sider the Legendre polynomial Pn(x)with zeros x1, x2,. . . , xn
arranged in ascending order, namely, x1<x2<... <xnand
similarly Pn(x)with zeros y1, y2,. . . , ymwith
y1<y2<·· · <ym, then
􏽘
n+m
k0
k0(mod2)
(− 1)k/2
n+mk+1e(⌈(n+m)/2⌉)
k/2 x2
1, x2
2,. . . , x2
n/2 , y2
1, y2
2,. . . , y2
m/2
􏼐 􏼑0.
(44)
e following result gives a relation between the ESPs for
the zeros of Legendre polynomials Pn(x)and Pn1(x).
Theorem 3. Let n be a positive integer. Consider the Leg-
endre polynomial Pn(x)with zeros x1, x2,. . . , xnand
Pn1(x)with zeros y1, y2,. . . , yn1, then
e(n)
kx1, x2,. . . , xn
 􏼁n(2nk1)
(2n1)(nk)e(n1)
ky1, y2,..., yn1
 􏼁,
(45)
for all k0,1,2,. . . , n 1.
Proof: Following the recurrence relation (8), we obtain the
following:
2n1
n􏽘
n1
k0(− 1)k(nk)e(n)
k(x)xnk1
n􏽘
n1
k0(− 1)ke(n1)
k(y)xnk1+􏽘
n2
k0(− 1)k(nk1)e(n1)
k(y)xnk1,
(46)
6Journal of Mathematics
where ydenotes the (n1)− tuple (y1, y2,. . . , yn1). Based
on the deﬁnition of ESPs, we can rewrite the last term in (46)
as follows:
􏽘
n2
k0(− 1)k(nk1)e(n1)
k(y)xnk1􏽘
n1
k0(− 1)k(nk1)e(n1)
k(y)xnk1.
(47)
erefore, by comparing the coeﬃcients of xnk1, we
obtain the following:
(2n1)(nk)
ne(n)
k(x) � ne(n1)
k(y) +(nk1)e(n1)
k(y),
(48)
which completes the proof.
Following eorem 3, it is easy to construct the Legendre
polynomial Pn(x)via the zeros of Pn1(x), looking forward
the following corollary.
Corollary 6. Let nbe a positive integer, with n>1. Assume
that the Legendre polynomial Pn1(x)has zeros
y1, y2,. . . , yn1, then
Pn(x) � 2n+1n
2n1
􏼒 􏼓 2n1
n
􏽘
n
k1(− 1)nkn+k1
k
􏼠 􏼡e(n1)
nky1, y2,. . . , yn1
 􏼁xk+2n
n1
2
n
.(49)
It is easy to see that if nis odd, then the last term of (49)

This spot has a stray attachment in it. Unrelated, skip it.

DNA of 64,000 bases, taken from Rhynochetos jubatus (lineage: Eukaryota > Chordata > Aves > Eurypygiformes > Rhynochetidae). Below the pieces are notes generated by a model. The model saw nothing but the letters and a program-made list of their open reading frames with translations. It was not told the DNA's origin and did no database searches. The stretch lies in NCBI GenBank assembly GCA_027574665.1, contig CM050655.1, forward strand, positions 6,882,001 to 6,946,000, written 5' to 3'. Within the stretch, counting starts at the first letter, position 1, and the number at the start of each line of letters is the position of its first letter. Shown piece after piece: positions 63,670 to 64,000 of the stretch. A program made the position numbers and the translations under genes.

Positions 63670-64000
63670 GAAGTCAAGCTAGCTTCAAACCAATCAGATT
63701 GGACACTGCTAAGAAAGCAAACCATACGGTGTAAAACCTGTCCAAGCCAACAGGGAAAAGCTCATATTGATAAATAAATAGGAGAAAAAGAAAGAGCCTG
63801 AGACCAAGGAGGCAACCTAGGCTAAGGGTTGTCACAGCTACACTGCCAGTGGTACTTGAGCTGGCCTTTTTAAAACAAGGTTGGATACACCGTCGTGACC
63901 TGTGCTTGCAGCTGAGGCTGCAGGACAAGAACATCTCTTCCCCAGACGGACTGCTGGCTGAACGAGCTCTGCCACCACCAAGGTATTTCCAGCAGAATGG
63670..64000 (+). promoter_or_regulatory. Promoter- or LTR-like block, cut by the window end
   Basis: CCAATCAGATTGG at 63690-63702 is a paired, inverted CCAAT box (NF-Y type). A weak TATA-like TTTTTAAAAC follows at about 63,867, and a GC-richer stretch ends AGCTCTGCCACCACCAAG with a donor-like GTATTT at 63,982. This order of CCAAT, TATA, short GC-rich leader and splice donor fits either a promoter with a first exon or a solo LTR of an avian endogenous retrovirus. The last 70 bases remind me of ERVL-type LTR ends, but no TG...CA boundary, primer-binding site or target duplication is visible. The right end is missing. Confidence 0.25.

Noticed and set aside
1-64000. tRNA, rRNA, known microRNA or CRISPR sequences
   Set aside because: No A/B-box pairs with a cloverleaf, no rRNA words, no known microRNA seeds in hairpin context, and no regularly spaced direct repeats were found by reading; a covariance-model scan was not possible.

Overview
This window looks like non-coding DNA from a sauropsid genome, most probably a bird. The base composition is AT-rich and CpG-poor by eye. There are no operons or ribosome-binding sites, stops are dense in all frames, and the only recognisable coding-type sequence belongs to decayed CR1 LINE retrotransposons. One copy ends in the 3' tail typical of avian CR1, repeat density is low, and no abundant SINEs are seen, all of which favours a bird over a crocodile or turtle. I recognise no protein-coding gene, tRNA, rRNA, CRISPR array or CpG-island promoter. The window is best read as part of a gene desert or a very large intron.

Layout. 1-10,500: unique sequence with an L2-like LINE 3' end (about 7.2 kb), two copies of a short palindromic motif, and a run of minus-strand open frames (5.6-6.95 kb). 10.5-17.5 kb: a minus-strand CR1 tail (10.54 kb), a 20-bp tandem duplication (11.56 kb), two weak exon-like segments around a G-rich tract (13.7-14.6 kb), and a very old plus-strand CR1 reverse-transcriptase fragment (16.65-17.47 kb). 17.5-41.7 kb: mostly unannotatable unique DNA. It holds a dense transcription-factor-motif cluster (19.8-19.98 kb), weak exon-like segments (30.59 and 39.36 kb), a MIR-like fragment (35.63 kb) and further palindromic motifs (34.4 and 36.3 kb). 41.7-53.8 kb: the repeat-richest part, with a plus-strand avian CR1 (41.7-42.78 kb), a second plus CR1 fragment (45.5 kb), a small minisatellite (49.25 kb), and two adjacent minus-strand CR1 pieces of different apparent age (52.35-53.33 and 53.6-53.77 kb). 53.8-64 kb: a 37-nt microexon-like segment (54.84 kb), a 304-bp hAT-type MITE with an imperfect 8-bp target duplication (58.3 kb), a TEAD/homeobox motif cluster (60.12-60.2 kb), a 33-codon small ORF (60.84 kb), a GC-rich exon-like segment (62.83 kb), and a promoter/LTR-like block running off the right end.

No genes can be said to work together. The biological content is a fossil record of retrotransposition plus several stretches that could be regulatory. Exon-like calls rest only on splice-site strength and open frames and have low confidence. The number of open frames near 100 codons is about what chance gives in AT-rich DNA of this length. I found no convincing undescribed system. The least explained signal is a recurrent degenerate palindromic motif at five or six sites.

will vanish.
5. Numerical Examples
roughout this section, we shall give some examples to
illustrate the results are posted in Sections 3 and 4. Let us
eorem 2.
Example 1. e zeros of P3(x)are x1��
3/5
, x20 and
x3� − ��
3/5
, then following (2), we have the following:
e(3)
0x1, x2, x3
 􏼁1,
e(3)
1x1, x2, x3
 􏼁0,
e(3)
2x1, x2, x3
 􏼁� − 3
5,
e(3)
3x1, x2, x3
 􏼁0.
(50)
erefore, by applying eorem 2, then we obtain as
follows:
P3(x) � 225
3
e(3)
3x1, x2, x3
 􏼁+e(3)
2x1, x2, x3
 􏼁xe(3)
1x1, x2, x3
 􏼁x2+e(3)
0x1, x2, x3
 􏼁x3
􏽨 􏽩
1
4
􏼒 􏼓(10) 3
5x+x3
􏼔 􏼕.
(51)
Moreover, we deduce that P3(x) � (1/2)(5x33x).
e following example to illustrates the idea of Corol-
laries 2 and 3.
Example 2. e zeros of Legendre polynomial P4(x)are
x1�������������
(15 +2��
30
)/35
􏽰, x2�������������
(15 2��
30
)/35
􏽰, x3
�������������
(15 +2��
30
)/35
􏽰and x4� − �������������
(15 2��
30
)/35
􏽰, then fol-
lowing Corollary 2, we have the following:
P4(x) � 35
8Λ4,0x4+Λ4,2x2+Λ4,4
􏽨 􏽩,(52)
where Λ4,1Λ4,30. Moreover, we obtain as follows:
Λ4,0e(2)
0x2
1, x2
2
􏼐 􏼑1,
Λ4,2e(2)
1x2
1, x2
2
􏼐 􏼑� − 30
35,
Λ4,4e(2)
2x2
1, x2
2
􏼐 􏼑105
(35)2.
(53)
us, we conclude that P4(x) � (1/8)(35x430x2+3).
Journal of Mathematics 7
Following eorem 3 and Corollary 6, we give the next
example.
Example 3. e zeros of the Legendre polynomial P2(x)are
x11/
3
and x2� − (1/
3
). us, following Corollary 6
we can construct the Legendre polynomial P3(x)as follows:
P3(x) � 223
5
􏼒 􏼓 5
3
3e(2)
2
1
3
,1
3
􏼠 􏼡x2e(2)
1
1
3
,1
3
􏼠 􏼡x2+5
3e(2)
0
1
3
,1
3
􏼠 􏼡x3
􏼢 􏼣
3
2
5
3x3x
􏼒 􏼓,
(54)
therefore, P3(x) � (1/2)(5x33x).
6. Conclusion
roughout this paper, we provided some results related to
the elementary symmetric polynomials such as Lemmas 1–3.
e importance of the results mentioned in Section 2 ap-
pears by providing some new results related to zeros of the
Legendre polynomials that have been presented in Section 3.
Also, we constructed the Legendre polynomials via their
zeros, and we presented the closed form of Vieta’s formula.
By eorem 3, we were able to construct Pn(x)via the zeros
of Pn1(x)for all n2, which reduce the computational
costs for constructing the Legendre polynomials.
Data Availability
No data were used to support this study.
Conflicts of Interest
e authors declare that they have no conﬂicts of interest.